While companies are shrinking in office size and floor space, conference rooms and quiet workspaces are not disappearing.  There are very few companies that are actively using their conference rooms for business around the clock, and most of them sit idle for large chunks of the day.

Use these rooms to your advantage, whether it be a private and quiet space to take a phone call or a place to go get some work done in absolute peace and quiet.  Just make sure you follow your company’s policy for using these rooms, though the process is usually as simple as checking if the room is booked and booking it for yourself when you want to use it.  Many companies won’t even require you to book them, so use that conference room to your heart’s content!

8. Keep Expectations Realistic

When expectations are unrealistic or too high, the result is unhappiness as the expectations cannot usually be met.  Keep your expectations in check when working in these work environments.

Realize compromises will have to be made, and you’re likely not going to be able to have the ideal work environment you could have had in a private office.  Much like living with a roommate, accept the reality of your situation and try to make the best of it.  Give it a little, take a little, work together with your co-workers to find the right balance that works best for all of you.  No, it’s not going to be perfect, but things in life rarely are.

9. Foster an Environment of Inclusivity with your Co-Workers

When reasonable, try to include your co-workers in as much as possible in the happenings of the office and other work-related events.  Introduce your co-workers to people you know that they may not know.  Keep them involved with company activity, reminding them of meetings, important work tasks, or project details that may have slipped their mind.  (It’s happened to me, I once missed a company-wide meeting because my co-workers never told me where they were going off too and I had forgotten to put it on my calendar!)

If you work with a smaller group of co-workers, a very nice gesture is to ask them if they want any food or drinks when you are planning to go out yourself.  It’s usually not an inconvenience to see if others want to join in on a to-go food order or coffee run if you were already planning to go out for it anyway.  It’s the little things like these that make people feel closer together, more thought of, and happier to be a part of their work team.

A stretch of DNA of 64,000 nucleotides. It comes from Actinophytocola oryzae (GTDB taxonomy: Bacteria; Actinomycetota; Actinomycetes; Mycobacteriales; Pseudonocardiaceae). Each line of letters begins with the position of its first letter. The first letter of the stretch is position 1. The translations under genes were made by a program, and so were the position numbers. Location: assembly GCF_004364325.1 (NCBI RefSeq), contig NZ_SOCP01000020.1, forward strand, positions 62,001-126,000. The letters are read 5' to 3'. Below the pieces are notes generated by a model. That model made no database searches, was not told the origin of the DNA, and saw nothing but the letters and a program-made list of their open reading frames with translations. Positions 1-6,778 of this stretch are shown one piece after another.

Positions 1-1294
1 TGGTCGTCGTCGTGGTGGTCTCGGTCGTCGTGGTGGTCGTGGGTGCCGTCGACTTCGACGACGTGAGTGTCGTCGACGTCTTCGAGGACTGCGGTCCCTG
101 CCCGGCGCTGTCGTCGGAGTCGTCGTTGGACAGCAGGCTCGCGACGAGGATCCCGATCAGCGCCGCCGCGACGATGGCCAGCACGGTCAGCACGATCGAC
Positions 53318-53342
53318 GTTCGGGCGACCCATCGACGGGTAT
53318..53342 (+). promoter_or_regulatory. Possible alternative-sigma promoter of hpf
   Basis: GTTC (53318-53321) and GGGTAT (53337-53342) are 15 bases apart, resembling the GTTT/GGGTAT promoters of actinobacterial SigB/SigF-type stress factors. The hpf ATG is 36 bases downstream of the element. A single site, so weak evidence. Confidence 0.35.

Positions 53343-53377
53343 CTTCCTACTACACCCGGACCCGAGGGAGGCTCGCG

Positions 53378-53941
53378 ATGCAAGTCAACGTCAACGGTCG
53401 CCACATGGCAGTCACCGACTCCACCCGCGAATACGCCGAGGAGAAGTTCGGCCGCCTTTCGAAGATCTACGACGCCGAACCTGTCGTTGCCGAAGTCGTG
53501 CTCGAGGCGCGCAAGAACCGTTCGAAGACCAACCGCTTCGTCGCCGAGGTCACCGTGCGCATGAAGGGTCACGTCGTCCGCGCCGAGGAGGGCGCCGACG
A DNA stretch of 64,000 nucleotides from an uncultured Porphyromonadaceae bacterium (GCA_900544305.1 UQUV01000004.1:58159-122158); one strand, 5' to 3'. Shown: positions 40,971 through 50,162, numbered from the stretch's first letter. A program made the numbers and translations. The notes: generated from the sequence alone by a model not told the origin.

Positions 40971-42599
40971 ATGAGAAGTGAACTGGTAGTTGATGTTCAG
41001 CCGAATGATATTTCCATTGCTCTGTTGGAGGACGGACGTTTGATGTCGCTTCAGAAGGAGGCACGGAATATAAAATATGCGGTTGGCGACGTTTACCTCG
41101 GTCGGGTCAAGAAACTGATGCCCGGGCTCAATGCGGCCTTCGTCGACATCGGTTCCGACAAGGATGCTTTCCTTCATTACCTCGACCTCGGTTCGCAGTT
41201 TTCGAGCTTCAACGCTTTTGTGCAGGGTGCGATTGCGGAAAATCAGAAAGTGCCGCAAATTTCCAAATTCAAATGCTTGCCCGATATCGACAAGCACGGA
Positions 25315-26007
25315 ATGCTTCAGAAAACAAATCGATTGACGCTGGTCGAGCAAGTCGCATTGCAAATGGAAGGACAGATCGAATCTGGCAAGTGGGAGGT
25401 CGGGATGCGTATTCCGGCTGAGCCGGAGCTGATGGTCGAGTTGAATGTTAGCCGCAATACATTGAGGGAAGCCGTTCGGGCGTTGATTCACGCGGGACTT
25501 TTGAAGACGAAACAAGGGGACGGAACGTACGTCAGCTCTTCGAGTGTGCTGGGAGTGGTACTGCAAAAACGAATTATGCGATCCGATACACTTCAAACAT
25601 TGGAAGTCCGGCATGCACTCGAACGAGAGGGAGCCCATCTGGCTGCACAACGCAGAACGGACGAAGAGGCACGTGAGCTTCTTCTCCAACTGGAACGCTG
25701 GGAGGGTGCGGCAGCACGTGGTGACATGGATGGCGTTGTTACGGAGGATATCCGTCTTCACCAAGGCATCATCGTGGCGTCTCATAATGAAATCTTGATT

10. Create Privacy if Possible

If privacy is an issue, as it usually is in these environments, try to make your own privacy.  If allowable, rearrange office furniture or equipment to what suits your comfort levels.

For example, perhaps a room has two desks with one in front of the other.  The back desk people can see the front desk people’s computer monitors and actions at all times, much to the frustration of the front desk workers!  Why not take the two desks and put them together with the computer monitors back to back instead so everyone can have a bit more private screen space?

If full-on office rearranging is out of the question, look into putting up decorations, barriers, or other objects to block other’s views and prying eyes.  I’ve seen people use everything from potted plants to filing cabinets to miniature cubicle walls to successfully create some extra privacy for themselves!


Blog Source: Mr. Happy Work | The 10 Best Tips on How to Survive an Open or Shared Office



I’m Joseph, and I started this blog as a way to share ideas with others. I wanted to create a space where people could share their thoughts and feelings, and where we could all have a good laugh. Since then, the blog has grown into something much larger than I ever imagined. We have posts on everything from humorous essays to comics to interviews. And our weekly columns cover sports, video games, college life, and software.